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Pregnancy Health

If you’re worried about the consequences of using drugs while pregnant, know this: You are a good parent for worrying about your child. Find the answers and the resources you need here.

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What are the Effects of Taking Drugs While Pregnant?

Unplanned pregnancies often come at the most inopportune time. If you’ve come to this article, you probably know that firsthand. Whether you’re currently struggling with addiction or simply took drugs (prescribed or over-the-counter) before you knew you were pregnant, you’re worried about the possible effects of drugs while pregnant.

Will your actions harm your baby? Is there anything that can be done to reduce the effects of doing drugs while pregnant?

While we’ll tackle the answers to these questions below, we want you to know one thing: Only a doctor can provide the medical advice you’re looking for. The information below may be helpful, but it’s not intended to be and should not be taken as medical advice.

Please contact a local medical professional for more information on the side effects of using drugs while pregnant. They can evaluate your situation and determine the safest path for your pregnancy moving forward.

If you are struggling with addiction, please call the Substance Abuse and Mental Health Services Administration’s National Helpline at 1-800-662-HELP(4357).

What Happens if You Do Drugs While Pregnant?

Taking drugs while pregnant is a serious situation. Pregnancy is a complicated medical condition; what may have been fine to do beforehand (eat deli meat, exercise vigorously, etc.) is a completely different story when you have a baby growing inside of you. If you are using drugs while pregnant, the effects cannot be ignored.

The side effects of taking drugs while pregnant will vary based on your situation — what kind of drugs you use and how often. However, in most cases, there are a few grave consequences of this decision:

Remember: There is Always Help

If you’re using drugs while pregnant and can’t seem to stop, you’re not alone. According to one 2012 study, about 6 percent of pregnant women in the U.S. use illicit drugs.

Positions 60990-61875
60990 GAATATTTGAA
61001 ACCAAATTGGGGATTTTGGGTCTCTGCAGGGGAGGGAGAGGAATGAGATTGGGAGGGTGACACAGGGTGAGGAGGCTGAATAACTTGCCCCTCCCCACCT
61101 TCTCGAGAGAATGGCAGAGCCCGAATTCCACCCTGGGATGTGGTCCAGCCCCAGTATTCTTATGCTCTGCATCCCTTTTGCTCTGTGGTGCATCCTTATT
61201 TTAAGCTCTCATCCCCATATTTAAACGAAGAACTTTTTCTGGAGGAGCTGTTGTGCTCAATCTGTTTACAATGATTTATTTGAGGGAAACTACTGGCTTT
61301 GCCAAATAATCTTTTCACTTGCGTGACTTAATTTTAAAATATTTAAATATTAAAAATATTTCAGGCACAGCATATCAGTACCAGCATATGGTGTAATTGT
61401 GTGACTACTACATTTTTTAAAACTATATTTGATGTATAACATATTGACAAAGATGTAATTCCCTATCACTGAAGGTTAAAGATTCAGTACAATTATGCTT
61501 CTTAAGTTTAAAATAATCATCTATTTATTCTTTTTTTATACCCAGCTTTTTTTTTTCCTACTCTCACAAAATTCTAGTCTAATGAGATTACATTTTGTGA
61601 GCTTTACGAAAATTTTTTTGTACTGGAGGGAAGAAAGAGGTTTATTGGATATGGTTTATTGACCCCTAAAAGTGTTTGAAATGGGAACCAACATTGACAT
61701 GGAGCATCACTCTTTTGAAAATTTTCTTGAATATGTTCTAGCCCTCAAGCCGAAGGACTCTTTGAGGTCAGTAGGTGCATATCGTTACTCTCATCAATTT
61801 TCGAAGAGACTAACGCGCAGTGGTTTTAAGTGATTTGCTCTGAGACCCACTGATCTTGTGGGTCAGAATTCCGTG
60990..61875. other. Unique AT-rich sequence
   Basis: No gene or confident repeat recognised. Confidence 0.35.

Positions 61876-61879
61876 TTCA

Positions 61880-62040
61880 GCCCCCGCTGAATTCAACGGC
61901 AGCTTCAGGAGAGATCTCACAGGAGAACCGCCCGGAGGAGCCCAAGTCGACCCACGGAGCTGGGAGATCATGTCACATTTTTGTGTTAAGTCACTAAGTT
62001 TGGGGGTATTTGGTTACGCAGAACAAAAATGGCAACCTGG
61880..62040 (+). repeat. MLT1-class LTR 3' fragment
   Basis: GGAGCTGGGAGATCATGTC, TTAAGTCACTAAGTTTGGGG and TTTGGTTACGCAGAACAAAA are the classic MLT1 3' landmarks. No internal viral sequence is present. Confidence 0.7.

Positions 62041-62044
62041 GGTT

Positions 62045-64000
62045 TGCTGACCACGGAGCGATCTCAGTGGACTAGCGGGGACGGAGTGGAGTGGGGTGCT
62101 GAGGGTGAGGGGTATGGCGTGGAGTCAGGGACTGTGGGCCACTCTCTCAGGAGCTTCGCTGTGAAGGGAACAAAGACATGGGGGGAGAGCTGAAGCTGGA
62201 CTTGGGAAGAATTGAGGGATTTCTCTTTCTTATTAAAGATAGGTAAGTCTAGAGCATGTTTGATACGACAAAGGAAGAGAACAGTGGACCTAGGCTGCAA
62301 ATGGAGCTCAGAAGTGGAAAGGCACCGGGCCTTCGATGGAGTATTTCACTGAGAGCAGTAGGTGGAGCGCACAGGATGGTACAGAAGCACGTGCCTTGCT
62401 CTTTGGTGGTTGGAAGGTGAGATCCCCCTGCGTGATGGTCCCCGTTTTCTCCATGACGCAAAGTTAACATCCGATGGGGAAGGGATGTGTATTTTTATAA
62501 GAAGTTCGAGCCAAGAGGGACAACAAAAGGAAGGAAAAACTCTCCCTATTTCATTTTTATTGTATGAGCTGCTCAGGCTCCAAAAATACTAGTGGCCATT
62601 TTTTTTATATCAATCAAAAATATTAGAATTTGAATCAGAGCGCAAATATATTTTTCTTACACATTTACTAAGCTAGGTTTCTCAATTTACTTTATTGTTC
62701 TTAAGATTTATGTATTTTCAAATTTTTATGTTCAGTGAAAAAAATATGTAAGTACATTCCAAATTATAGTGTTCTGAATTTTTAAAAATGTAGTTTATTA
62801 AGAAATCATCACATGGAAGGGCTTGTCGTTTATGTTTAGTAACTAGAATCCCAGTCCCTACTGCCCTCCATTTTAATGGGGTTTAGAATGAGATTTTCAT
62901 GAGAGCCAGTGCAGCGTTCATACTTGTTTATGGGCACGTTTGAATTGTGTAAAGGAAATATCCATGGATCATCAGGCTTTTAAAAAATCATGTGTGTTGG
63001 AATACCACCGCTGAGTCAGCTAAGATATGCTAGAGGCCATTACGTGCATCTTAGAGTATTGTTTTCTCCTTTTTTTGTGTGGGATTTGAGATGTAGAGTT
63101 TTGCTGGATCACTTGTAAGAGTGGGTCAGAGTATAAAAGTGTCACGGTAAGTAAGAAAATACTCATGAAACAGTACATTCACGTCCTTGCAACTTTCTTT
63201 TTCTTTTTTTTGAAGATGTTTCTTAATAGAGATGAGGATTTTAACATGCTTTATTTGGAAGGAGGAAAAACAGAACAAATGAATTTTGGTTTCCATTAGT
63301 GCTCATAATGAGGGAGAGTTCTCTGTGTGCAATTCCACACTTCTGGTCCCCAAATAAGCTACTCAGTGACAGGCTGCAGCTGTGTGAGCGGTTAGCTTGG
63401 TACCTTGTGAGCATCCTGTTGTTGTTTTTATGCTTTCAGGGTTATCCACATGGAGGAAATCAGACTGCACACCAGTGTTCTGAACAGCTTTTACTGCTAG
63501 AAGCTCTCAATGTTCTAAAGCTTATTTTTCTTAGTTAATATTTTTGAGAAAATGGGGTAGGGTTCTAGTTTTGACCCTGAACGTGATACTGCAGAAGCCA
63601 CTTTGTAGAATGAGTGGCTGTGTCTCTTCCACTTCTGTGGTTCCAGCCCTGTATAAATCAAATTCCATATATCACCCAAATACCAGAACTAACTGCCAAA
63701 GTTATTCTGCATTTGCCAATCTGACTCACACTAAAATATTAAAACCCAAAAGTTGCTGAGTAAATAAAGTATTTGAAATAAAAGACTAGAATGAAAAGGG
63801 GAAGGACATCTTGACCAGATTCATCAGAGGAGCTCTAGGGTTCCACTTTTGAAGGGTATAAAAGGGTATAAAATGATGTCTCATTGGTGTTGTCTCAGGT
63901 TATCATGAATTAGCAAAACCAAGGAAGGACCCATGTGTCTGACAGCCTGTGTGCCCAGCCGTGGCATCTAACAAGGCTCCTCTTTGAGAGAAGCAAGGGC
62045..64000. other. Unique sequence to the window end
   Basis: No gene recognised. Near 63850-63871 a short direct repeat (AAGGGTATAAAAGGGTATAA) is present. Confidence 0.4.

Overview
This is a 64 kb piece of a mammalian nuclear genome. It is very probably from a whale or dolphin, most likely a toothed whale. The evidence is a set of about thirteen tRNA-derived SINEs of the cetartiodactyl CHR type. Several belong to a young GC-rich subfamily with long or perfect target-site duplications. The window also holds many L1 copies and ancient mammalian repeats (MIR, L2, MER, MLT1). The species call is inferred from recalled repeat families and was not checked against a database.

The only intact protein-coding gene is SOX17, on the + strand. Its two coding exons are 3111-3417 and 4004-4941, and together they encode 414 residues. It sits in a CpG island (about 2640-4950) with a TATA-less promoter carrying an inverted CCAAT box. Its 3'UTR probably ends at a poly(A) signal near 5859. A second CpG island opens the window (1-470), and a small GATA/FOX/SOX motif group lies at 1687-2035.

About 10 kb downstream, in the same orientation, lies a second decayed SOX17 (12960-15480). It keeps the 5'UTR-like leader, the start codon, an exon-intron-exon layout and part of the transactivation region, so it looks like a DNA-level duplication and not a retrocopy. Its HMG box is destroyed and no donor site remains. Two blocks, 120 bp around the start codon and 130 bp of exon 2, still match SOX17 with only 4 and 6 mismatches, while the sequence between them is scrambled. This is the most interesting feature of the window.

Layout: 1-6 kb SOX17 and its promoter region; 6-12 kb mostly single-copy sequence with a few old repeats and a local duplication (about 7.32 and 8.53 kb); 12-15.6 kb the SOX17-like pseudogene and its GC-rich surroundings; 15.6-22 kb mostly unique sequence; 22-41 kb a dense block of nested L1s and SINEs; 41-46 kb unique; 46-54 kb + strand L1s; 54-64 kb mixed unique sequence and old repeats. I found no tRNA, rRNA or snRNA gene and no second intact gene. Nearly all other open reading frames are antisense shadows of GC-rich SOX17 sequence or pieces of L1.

But there is hope — in one study, 83 percent of pregnant women who were using cigarettes, alcohol, cocaine or marijuana were able to stop during pregnancy.

All that you need is to find help.

Reaching out to a medical professional can help you minimize the effects of drugs while pregnant. Whether it’s your local obstetrician or a rehabilitation center, contact them to start your detoxing process. They can help you safely come off drugs during the remainder of your pregnancy and get you the medical and psychological assistance you may need.

If you are worried about your ability to sober up and give your child the life they deserve, you can always choose a temporary guardianship or adoption to protect them.

Whatever you do, if you’re worried about the side effects of taking drugs while pregnant, you need to plan ahead of time. Reading this article has already started you in the process. We urge you to reach out to someone you trust — a loved one or a local medical professional — to get the help you need.

Remember: You have nothing to be ashamed of. You may have made some bad choices, but you will be respected now for taking the steps necessary to protect yourself and your baby.

Again, if you are struggling with substance abuse, please call the SAMHSA’s National Helpline at 1-800-662-HELP(4357). They can connect you with the resources you need to get help.